This weekend apparently around 30k atheists, agnostics, secular humanists, etc. filled the National Mall in Washington D.C., showing that we actually are capable of some sort of united action. Bravo! Unfortunately, I couldn’t make it, but I did get into a theological discussion with an old friend of mine, who is now a devout Christian.
Will Radik:…It’s currently (and may be forever) beyond our comprehension. I don’t see why god is an answer to infinite regress. So nothing couldn’t spring from nothing, therefore god and then he made the stuff out of nothing. It doesn’t answer any questions. It’s just saying you have an answer when you really don’t. Where did god come from?
He didn’t come from anywhere because he’s magic.
So he sprang from nothing then?
No… he didn’t have to because he’s god.
Well you see god nullifies the idea that creation created itself because he’s not in creation! Whatever sphere he’s in doesn’t count and therefore he’s immune from infinite regression!
Oh. Huh? So wherever god is in existence didn’t have to create itself, nor did he. For some reason. Uh. Forgive me, but it just sounds like made up nonsense gyrated to be inaccessible and therefore non-falsifiable.
“The people who would say “Show me observable evidence” were actually the ones who had none.”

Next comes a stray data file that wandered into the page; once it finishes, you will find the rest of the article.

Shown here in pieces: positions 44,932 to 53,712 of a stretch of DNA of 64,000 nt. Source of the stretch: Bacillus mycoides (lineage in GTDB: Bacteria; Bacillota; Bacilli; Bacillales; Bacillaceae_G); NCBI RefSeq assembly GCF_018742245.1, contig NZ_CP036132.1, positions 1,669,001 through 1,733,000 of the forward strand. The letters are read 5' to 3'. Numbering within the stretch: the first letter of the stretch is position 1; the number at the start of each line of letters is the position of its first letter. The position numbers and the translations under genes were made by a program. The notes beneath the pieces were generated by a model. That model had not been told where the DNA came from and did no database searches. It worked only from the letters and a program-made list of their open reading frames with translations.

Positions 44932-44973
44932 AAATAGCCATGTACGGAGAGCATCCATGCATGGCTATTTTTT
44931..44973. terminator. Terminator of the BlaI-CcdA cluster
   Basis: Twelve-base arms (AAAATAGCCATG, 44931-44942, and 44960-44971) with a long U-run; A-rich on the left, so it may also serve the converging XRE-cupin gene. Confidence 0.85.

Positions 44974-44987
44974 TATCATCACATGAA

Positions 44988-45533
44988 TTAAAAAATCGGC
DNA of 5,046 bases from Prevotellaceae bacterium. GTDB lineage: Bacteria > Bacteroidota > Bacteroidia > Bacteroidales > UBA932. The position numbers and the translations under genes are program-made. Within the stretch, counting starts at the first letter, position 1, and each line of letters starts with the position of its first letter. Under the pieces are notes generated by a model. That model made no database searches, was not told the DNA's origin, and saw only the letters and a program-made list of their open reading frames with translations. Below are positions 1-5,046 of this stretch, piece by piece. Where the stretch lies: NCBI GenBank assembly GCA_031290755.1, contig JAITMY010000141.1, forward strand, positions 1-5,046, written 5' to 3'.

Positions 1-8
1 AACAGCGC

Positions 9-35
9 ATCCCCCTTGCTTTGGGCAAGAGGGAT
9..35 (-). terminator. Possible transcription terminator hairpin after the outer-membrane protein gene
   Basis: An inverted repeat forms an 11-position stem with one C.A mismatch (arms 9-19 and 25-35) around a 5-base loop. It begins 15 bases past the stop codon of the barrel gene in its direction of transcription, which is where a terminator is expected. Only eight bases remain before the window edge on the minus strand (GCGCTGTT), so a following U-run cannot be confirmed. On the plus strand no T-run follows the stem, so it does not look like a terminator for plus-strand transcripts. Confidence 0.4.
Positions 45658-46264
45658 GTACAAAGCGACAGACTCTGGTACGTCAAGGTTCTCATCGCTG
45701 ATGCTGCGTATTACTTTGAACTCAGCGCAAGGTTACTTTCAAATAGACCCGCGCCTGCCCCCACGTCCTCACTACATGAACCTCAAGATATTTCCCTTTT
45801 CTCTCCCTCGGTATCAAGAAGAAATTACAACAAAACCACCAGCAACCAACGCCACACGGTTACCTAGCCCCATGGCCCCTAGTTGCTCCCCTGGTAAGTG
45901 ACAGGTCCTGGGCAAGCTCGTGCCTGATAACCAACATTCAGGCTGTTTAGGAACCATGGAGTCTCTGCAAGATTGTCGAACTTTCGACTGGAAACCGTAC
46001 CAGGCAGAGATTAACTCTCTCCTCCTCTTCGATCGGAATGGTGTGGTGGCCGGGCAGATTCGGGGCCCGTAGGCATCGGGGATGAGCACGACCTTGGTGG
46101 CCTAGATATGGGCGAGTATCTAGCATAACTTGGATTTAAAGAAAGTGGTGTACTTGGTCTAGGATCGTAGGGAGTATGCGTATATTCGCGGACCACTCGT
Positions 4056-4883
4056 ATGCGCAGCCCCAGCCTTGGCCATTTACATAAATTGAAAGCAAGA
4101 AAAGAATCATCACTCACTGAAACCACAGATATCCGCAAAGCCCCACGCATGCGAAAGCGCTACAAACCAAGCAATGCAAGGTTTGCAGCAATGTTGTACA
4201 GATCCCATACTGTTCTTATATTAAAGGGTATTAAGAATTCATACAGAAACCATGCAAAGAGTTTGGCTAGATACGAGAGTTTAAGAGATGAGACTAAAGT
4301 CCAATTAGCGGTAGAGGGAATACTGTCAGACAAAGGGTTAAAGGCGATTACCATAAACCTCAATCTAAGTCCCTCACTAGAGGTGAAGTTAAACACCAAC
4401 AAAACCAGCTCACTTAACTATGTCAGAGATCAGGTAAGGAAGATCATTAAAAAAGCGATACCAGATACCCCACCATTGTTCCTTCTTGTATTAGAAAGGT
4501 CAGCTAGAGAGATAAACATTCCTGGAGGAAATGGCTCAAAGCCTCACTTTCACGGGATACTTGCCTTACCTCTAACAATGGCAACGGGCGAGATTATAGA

You’re shifting the burden of proof. If you tell me the world is made of green cheese, the burden is on you to prove it, not on me to prove that it’s not. There’s no need to prove the lack of existence of a god exist because there’s nothing to indicate that it needs proving in the first place.
Anyway. Feel free to believe what you want, but don’t say that everyone demanding evidence has none, because that’s silly.
Also I don’t think your claim that atheists (or agnostics, if you want to get technical) don’t know anything about Christianity is a little presumptuous. Maybe in your anecdotal experience, but not in mine.
Will Radik’s religious friend: If we claim that god created space and time, you say that space and time always existed and that god cannot exist because he would be bound by them. So instead you simply say that space and time must be universal absolutes with eternal and infinite qualities. But where do space and time, gravity, mass and energy come from, and what forces these forces to act in the manner they do? No one knows, you say, yet you say it cannot be an eternal and infinite absolute that made it this way. But you cannot say why this is.
Will Radik: That’s exactly the sort of gyrating I’m talking about.
“If we claim that god created space and time, you say that space and time always existed and that god cannot exist because he would be bound by them.”
I never said god (or gods) cannot exist. I never said time and space always existed. in fact we’re pretty sure that they didn’t, at least in our universe. But that doesn’t preclude that it came from another universe which had time and space.
“So instead you simply say that space and time must be universal absolutes with eternal and infinite qualities.”